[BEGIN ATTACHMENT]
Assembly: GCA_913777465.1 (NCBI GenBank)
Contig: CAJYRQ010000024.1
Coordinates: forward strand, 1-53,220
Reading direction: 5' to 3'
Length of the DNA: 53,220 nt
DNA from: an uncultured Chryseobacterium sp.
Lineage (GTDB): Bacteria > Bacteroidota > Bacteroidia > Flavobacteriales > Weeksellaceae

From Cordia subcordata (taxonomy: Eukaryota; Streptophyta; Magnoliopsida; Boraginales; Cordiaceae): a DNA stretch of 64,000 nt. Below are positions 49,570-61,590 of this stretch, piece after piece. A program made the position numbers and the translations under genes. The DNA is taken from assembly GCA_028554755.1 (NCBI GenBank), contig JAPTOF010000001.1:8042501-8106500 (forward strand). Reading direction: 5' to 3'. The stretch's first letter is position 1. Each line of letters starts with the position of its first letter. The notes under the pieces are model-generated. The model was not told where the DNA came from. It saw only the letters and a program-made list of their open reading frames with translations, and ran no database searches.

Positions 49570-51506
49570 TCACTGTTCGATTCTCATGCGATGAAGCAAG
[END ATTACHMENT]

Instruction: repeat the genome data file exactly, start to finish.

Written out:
Assembly: GCA_913777465.1 (NCBI GenBank)
Contig: CAJYRQ010000024.1
Coordinates: forward strand, 1-53,220
Reading direction: 5' to 3'
Length of the DNA: 53,220 nt
DNA from: an uncultured Chryseobacterium sp.
Lineage (GTDB): Bacteria > Bacteroidota > Bacteroidia > Flavobacteriales > Weeksellaceae

From Cordia subcordata (taxonomy: Eukaryota; Streptophyta; Magnoliopsida; Boraginales; Cordiaceae): a DNA stretch of 64,000 nt. Below are positions 49,570-61,590 of this stretch, piece after piece. A program made the position numbers and the translations under genes. The DNA is taken from assembly GCA_028554755.1 (NCBI GenBank), contig JAPTOF010000001.1:8042501-8106500 (forward strand). Reading direction: 5' to 3'. The stretch's first letter is position 1. Each line of letters starts with the position of its first letter. The notes under the pieces are model-generated. The model was not told where the DNA came from. It saw only the letters and a program-made list of their open reading frames with translations, and ran no database searches.

Positions 49570-51506
49570 TCACTGTTCGATTCTCATGCGATGAAGCAAG